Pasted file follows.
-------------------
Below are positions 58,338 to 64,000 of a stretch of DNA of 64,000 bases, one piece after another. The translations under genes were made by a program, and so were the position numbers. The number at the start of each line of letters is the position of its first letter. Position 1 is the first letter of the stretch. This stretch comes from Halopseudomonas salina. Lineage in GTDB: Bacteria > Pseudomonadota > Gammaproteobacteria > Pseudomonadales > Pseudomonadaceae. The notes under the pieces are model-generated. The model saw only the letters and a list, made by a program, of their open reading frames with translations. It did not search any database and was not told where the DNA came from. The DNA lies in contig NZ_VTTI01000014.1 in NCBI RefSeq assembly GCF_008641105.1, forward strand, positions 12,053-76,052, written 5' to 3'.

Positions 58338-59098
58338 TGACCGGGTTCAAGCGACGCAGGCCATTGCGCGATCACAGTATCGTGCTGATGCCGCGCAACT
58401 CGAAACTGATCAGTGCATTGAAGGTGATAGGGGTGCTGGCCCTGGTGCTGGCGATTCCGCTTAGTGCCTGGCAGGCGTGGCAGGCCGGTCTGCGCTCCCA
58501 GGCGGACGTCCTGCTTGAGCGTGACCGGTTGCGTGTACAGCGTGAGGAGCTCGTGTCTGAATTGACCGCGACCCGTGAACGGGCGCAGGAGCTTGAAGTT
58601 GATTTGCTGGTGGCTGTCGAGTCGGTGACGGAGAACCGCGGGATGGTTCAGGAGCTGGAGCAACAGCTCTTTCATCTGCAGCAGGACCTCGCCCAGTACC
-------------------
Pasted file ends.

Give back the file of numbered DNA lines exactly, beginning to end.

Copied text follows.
Below are positions 58,338 to 64,000 of a stretch of DNA of 64,000 bases, one piece after another. The translations under genes were made by a program, and so were the position numbers. The number at the start of each line of letters is the position of its first letter. Position 1 is the first letter of the stretch. This stretch comes from Halopseudomonas salina. Lineage in GTDB: Bacteria > Pseudomonadota > Gammaproteobacteria > Pseudomonadales > Pseudomonadaceae. The notes under the pieces are model-generated. The model saw only the letters and a list, made by a program, of their open reading frames with translations. It did not search any database and was not told where the DNA came from. The DNA lies in contig NZ_VTTI01000014.1 in NCBI RefSeq assembly GCF_008641105.1, forward strand, positions 12,053-76,052, written 5' to 3'.

Positions 58338-59098
58338 TGACCGGGTTCAAGCGACGCAGGCCATTGCGCGATCACAGTATCGTGCTGATGCCGCGCAACT
58401 CGAAACTGATCAGTGCATTGAAGGTGATAGGGGTGCTGGCCCTGGTGCTGGCGATTCCGCTTAGTGCCTGGCAGGCGTGGCAGGCCGGTCTGCGCTCCCA
58501 GGCGGACGTCCTGCTTGAGCGTGACCGGTTGCGTGTACAGCGTGAGGAGCTCGTGTCTGAATTGACCGCGACCCGTGAACGGGCGCAGGAGCTTGAAGTT
58601 GATTTGCTGGTGGCTGTCGAGTCGGTGACGGAGAACCGCGGGATGGTTCAGGAGCTGGAGCAACAGCTCTTTCATCTGCAGCAGGACCTCGCCCAGTACC